What are the Lobes of the Brain?

Daniel Liden
Daniel Liden
The occipital lobe is the part of the brain that helps turn what the eyes see into meaningful information.
The occipital lobe is the part of the brain that helps turn what the eyes see into meaningful information.

The brain is made up of four primary parts that are known as lobes. The divisions are made primarily based on the structure of the brain, though many brain functions are also localized to specific areas. The brain is divided based on the patterns of grooves and bumps on the cerebral cortex. The four primary lobes of the brain are the frontal, parietal, occipital, and temporal lobes. The cerebellum, another structure of the brain, is commonly grouped with the lobes but is not actually considered to be one of them.

Damage to the parietal lobe may cause personality changes to occur.
Damage to the parietal lobe may cause personality changes to occur.

The frontal lobe is at the front of the brain directly behind the forehead and is primarily responsible for reasoning, decision making, and some aspects of long-term memory. It is also very important for moderating and controlling motor function by synthesizing information coming from other parts of the brain. This lobe is the most sensitive to dopamine, an important neurotransmitter involved in processes ranging from attention to motivation. Damage to the region can cause a wide range of problems, such as altered speech patterns, slower thought processes, increased distraction, loss of smell and taste, and increased risk-taking.

People with frontal lobe damage may experience loss of muscle control necessary to perform ordinary tasks, such as teeth brushing.
People with frontal lobe damage may experience loss of muscle control necessary to perform ordinary tasks, such as teeth brushing.

The parietal lobe is located behind the frontal lobe, below the top of the back of the head. It is mostly involved with processing sensory information from throughout the body, and it is also involved in spatial sense. Damage to the parietal lobe can cause a variety of symptoms, including a loss of ability to read long passages, a lack of understanding of some common symbols, and difficulty comprehending spatial relationships.

The occipital lobe is responsible for processing visual information.
The occipital lobe is responsible for processing visual information.

Below the parietal lobe is the temporal lobe, which is strongly associated with auditory perception and memory. Damage to the parietal lobe, then, can cause problems in speech processing or memory problems, such as anterograde amnesia. An important brain structure known as the hippocampus, which plays an important role in memory and in spatial processing, is located in this lobe.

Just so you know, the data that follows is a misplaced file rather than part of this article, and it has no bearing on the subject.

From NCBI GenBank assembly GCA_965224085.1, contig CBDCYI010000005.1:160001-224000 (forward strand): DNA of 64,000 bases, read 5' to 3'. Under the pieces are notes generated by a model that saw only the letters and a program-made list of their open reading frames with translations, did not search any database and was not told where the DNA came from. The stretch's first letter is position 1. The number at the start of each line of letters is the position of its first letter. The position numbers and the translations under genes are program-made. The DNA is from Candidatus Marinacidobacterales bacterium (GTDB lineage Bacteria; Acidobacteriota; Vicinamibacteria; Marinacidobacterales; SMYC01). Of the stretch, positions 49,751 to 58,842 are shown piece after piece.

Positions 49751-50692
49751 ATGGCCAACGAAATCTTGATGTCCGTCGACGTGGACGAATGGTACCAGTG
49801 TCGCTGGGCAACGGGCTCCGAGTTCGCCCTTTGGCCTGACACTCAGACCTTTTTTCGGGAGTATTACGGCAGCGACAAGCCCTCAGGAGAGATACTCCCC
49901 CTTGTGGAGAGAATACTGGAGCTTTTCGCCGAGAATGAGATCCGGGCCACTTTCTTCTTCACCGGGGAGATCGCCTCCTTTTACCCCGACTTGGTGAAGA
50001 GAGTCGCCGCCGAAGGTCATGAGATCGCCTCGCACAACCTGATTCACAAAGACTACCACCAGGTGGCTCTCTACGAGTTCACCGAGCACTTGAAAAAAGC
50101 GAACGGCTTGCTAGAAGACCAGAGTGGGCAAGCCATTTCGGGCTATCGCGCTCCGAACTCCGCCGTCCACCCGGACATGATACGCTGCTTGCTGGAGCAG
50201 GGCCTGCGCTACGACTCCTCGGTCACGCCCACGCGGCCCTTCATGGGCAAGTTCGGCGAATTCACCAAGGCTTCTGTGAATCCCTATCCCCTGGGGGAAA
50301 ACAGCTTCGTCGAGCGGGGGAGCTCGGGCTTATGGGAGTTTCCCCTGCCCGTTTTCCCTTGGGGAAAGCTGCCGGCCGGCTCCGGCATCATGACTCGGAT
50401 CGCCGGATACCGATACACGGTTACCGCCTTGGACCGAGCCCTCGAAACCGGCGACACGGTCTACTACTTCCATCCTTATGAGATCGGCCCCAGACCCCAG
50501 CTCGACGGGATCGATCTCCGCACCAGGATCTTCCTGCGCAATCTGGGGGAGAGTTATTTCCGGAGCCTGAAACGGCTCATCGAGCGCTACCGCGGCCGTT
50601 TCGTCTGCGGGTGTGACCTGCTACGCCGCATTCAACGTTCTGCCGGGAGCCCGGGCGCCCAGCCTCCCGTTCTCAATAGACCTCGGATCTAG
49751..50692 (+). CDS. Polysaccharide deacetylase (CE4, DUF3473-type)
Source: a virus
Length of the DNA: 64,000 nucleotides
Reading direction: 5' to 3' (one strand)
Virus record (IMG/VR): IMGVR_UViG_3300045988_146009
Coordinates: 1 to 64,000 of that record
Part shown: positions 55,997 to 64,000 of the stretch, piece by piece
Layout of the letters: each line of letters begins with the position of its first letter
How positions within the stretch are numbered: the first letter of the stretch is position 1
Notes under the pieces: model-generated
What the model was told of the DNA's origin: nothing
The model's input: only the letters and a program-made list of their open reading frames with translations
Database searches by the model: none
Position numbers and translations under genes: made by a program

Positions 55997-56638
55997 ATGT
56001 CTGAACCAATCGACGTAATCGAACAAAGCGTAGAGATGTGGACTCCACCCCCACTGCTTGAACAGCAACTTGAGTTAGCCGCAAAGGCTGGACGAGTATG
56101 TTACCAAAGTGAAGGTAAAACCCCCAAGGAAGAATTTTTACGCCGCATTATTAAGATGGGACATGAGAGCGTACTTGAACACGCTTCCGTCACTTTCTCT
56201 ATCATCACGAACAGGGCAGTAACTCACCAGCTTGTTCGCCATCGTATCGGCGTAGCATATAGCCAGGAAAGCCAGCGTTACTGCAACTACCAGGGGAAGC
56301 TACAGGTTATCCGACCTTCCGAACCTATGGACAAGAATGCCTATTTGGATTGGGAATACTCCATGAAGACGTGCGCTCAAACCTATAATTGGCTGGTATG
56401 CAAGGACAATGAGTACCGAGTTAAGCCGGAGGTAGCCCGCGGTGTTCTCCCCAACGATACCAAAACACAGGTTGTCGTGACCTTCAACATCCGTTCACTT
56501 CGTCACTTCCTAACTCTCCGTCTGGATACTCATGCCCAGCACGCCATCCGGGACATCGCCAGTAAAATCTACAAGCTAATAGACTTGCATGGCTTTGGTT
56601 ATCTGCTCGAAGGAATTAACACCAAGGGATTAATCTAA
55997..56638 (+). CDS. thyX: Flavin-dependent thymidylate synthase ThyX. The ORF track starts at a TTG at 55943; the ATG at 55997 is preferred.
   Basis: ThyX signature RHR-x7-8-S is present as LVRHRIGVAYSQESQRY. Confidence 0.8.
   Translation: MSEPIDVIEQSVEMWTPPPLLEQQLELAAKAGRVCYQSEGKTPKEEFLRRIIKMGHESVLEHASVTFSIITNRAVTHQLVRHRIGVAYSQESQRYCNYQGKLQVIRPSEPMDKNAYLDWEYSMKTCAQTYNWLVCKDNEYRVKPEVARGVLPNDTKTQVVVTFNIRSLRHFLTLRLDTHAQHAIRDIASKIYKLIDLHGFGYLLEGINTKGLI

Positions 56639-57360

Parietal lobe damage will never affect two people in the exact same way.
Parietal lobe damage will never affect two people in the exact same way.

The rearmost of the lobes of the brain is the occipital lobe, which is primarily responsible for vision and for visual processing. It is the smallest brain lobe. Damage to the occipital lobe can cause partial or complete vision loss, as the primary visual cortex is located in this lobe.

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    • The occipital lobe is the part of the brain that helps turn what the eyes see into meaningful information.
      The occipital lobe is the part of the brain that helps turn what the eyes see into meaningful information.
    • Damage to the parietal lobe may cause personality changes to occur.
      Damage to the parietal lobe may cause personality changes to occur.
    • People with frontal lobe damage may experience loss of muscle control necessary to perform ordinary tasks, such as teeth brushing.
      People with frontal lobe damage may experience loss of muscle control necessary to perform ordinary tasks, such as teeth brushing.
    • The occipital lobe is responsible for processing visual information.
      The occipital lobe is responsible for processing visual information.
    • Parietal lobe damage will never affect two people in the exact same way.
      Parietal lobe damage will never affect two people in the exact same way.